Avraham Burg was the chairman of the Jewish Agency. Now he speaks of a bi-national solution. What to make of him?
I can’t figure Avraham Burg out.
I was listening on Wednesday to a debate between him and Peace Now’s director, Yariv Oppenheimer, at Tel Aviv University. To be frank, I came to listen to MK Ahmed Tibi, who did not show up. The debate was about, sigh, Zionism and democracy.
While Oppenheimer took an openly admitted conservative position – which was predictable, somewhat boring, and out of touch with the few dozen radicals in the hall – Burg was exceptionally quotable.
During the evening he dropped several bombshells: He said that he was not at all certain Israel is a democracy; that Israel has failed to protect the security of the Jewish people to the point “that we have 200 denied nuclear bombs and every 90 seconds we hold a panel to debate whether we’ll survive”; that “the concept that if we solve the 1967 problem everything will be fine is flinging sand in our eyes; Israel would still be an ethnocracy”; that “Israel was kidnapped by the settlers, the Hamas kidnapped the Palestinians, and the majority is suffering from Stockholm Syndrome”; and he went far enough ahead to touch – with caution, admittedly – the third rail of Israeli politics, the demise of the two-state solution and the option of a bi-national state: “We’ve been speaking about a political settlement for decades. What do we do if there is none? We have to think hard about how to prepare for 40 more years without a settlement. A bi-national state has to be considered. This model must be checked”.
All of which would not have been surprising coming from any of the radicals with Free Sheikh Jarrah T-shirts in the hall. It might not be surprising, perhaps, even from the Peace Now activists: this left-of-center organization has shown some signs of radicalization recently, including, this week, organizing olive-picking alongside Palestinians.
But Burg is different. He’s a former chairman of the Jewish Agency who, in the late 1990s became Speaker of the Knesset and who stood a hair’s breadth away from the leadership of the Labor Party in late 2001. He only left political life in 2004. And he fully admits he’s active in politics again.
So, the question everyone asks is: when did you see the light? When did you stop being a Zionist and walked this particular road to Damascus? The problem with Burg is that he consistently avoids giving a straight answer, which, being a public figure who wants to be back in politics, is essential. During the debate, he taunted Oppenheimer for being a member of Labor. For someone who left the party just six years ago, and nine years ago was fighting tooth and nail for its leadership, I thought it was one stone’s throw too many, for a person living in a glass house.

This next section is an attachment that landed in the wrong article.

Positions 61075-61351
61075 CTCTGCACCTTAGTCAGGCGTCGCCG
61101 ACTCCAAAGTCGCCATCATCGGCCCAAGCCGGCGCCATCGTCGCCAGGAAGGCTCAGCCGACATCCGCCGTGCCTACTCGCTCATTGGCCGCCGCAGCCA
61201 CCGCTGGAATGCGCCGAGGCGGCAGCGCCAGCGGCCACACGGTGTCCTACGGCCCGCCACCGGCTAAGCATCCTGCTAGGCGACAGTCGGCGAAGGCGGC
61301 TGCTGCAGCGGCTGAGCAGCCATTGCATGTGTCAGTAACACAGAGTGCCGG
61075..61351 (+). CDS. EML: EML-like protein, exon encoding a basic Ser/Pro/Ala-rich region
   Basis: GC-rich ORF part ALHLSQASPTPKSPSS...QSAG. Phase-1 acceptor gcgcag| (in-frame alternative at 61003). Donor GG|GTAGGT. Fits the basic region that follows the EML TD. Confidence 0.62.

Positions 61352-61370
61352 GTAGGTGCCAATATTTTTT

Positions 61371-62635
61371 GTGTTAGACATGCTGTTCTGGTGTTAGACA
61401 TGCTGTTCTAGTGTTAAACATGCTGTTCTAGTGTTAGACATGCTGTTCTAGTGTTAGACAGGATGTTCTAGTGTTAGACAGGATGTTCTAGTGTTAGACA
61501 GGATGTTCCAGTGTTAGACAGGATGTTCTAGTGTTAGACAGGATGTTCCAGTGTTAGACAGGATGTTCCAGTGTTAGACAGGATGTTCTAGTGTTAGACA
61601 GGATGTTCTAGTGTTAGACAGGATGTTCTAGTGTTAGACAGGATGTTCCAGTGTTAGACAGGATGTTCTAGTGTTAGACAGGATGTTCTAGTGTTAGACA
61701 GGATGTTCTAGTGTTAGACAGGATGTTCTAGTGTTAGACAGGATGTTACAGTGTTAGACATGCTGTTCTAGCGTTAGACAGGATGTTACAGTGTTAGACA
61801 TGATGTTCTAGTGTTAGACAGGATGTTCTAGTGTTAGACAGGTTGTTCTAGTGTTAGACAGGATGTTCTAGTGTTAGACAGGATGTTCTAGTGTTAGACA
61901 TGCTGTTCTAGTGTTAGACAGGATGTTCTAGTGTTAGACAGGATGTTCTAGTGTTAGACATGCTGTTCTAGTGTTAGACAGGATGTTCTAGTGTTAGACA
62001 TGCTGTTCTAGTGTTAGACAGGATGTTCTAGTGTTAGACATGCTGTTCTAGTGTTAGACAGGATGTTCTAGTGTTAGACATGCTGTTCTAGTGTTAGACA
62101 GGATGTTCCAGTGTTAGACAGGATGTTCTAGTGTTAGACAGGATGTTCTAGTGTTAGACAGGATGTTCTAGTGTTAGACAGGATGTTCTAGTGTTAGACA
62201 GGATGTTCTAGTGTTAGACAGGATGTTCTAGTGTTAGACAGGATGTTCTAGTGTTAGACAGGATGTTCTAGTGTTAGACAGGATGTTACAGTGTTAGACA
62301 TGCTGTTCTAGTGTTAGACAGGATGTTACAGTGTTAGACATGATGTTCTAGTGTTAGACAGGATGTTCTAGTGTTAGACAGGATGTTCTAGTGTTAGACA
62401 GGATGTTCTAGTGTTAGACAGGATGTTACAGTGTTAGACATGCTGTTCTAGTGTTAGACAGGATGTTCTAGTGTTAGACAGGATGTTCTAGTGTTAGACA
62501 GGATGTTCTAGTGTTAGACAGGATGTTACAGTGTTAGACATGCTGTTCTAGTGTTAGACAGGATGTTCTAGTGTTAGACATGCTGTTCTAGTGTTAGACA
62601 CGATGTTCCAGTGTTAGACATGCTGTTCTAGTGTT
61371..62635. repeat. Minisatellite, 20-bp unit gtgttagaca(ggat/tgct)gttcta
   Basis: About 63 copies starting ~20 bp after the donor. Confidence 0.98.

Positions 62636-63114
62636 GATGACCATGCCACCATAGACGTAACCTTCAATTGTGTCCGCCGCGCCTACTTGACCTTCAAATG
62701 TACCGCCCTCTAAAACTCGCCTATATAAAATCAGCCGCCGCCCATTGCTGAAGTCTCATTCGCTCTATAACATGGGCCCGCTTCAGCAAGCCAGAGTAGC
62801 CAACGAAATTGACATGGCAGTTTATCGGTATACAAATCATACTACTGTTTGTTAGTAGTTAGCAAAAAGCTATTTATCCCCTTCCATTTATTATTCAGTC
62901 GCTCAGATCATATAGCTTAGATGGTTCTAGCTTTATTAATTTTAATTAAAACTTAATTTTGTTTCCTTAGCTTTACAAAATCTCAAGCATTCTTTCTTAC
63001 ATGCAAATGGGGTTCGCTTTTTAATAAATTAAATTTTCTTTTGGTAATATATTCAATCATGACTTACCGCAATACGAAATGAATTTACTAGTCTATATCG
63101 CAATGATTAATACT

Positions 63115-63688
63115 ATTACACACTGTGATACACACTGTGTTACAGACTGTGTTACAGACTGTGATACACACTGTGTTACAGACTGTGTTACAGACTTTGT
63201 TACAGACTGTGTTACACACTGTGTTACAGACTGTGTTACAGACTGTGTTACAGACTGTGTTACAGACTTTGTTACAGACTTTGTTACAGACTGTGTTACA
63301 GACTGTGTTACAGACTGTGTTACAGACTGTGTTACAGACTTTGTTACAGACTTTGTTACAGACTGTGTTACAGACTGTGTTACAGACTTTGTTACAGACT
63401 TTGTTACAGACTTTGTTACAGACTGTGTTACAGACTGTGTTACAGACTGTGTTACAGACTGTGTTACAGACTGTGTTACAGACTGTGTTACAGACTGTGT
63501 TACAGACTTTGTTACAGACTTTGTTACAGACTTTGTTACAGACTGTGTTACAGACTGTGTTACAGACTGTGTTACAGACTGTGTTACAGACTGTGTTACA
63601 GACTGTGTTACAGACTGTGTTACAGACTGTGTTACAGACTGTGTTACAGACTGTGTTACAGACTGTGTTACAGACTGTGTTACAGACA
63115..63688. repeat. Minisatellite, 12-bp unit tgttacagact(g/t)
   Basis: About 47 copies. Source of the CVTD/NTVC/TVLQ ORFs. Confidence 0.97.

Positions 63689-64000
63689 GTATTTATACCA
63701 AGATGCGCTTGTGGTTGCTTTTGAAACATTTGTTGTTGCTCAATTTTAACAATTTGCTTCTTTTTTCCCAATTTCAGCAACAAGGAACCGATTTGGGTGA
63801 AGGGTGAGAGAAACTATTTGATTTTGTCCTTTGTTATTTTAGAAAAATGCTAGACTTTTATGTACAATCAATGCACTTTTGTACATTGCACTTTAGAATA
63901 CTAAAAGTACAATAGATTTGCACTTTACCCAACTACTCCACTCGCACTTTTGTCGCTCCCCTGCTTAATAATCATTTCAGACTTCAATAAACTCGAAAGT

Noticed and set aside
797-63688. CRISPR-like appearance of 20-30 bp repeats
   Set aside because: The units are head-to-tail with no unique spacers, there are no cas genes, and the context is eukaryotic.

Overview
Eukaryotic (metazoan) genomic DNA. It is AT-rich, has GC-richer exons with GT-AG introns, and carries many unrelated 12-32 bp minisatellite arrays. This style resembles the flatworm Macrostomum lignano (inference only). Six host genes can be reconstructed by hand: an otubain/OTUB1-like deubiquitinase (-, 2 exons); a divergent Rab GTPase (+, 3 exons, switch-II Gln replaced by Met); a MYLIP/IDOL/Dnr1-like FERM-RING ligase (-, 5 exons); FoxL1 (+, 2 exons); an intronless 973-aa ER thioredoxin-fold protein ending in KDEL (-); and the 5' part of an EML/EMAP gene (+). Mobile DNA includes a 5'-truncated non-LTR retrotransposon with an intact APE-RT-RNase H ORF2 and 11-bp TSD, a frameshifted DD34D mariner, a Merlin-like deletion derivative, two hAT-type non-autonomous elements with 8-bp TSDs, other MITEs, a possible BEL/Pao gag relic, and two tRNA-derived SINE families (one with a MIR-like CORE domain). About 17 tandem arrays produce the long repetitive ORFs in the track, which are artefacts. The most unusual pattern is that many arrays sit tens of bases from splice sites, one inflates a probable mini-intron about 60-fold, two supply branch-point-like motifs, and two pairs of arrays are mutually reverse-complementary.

Burg seems to recognize that this omission, as well as some scandals – he engaged the Jewish Agency in a legal fight, over a Jeep and driver he was entitled to; he received French citizenship and recommended that every Israeli acquire a second passport (Hebrew) – makes him politically toxic. The Jeep issue is particularly problematic; it branded him instantly as a member of the sybaritic leadership (Olmert, Netanyahu, Barak in particular). People may forget and forgive him his French passport; after all, it is the secret – and sometimes, not so secret – dream of many Israelis. But they won’t forget the Jeep.
So, what he intends to do – according to what he said on Wednesday – is create a party, whose core would be the Sheikh Jarrah activists that he holds in high esteem, but will include other democratic elements, but which will not be led by him. He said he isn’t running for Knesset.
Labor had a long and somewhat touching, somewhat ludicrous tradition in which its leaders always protested they aren’t interested in power, and only accepted it reluctantly, “accepting the verdict of the movement”. Let’s see if Burg has really cut his moorings with Labor and will refrain from that tradition when the new party is created.